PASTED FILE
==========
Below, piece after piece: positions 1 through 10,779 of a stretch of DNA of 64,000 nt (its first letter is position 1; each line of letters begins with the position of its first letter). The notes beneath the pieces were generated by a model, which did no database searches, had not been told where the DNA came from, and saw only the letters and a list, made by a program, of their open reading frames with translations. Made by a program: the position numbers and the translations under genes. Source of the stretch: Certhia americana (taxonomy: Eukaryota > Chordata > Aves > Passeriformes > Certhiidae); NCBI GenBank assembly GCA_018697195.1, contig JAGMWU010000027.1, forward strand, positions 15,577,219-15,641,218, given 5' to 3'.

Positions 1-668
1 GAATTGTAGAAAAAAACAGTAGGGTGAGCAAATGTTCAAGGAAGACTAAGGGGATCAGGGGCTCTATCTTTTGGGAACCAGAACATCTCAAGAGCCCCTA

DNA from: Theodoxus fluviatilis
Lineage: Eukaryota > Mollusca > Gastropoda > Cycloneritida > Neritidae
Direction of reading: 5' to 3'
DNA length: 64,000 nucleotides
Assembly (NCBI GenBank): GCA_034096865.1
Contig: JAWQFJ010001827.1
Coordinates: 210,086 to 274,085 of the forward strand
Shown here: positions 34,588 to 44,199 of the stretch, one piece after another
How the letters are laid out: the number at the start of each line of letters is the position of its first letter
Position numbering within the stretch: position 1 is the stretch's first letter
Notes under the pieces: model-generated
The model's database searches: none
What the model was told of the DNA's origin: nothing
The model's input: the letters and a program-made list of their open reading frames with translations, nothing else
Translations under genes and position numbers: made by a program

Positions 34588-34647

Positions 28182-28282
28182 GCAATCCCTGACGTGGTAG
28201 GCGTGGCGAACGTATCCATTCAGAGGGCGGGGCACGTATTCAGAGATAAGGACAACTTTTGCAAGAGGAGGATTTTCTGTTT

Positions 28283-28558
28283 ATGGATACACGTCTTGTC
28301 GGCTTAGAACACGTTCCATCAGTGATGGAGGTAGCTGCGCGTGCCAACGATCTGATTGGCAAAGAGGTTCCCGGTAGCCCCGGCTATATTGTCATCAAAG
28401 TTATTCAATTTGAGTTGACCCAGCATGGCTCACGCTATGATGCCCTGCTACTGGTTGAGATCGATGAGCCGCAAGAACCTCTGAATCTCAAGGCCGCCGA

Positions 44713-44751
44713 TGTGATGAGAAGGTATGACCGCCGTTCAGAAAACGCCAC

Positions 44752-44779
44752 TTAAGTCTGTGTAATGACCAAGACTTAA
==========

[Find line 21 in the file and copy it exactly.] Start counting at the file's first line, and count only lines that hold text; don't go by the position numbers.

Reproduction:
28182 GCAATCCCTGACGTGGTAG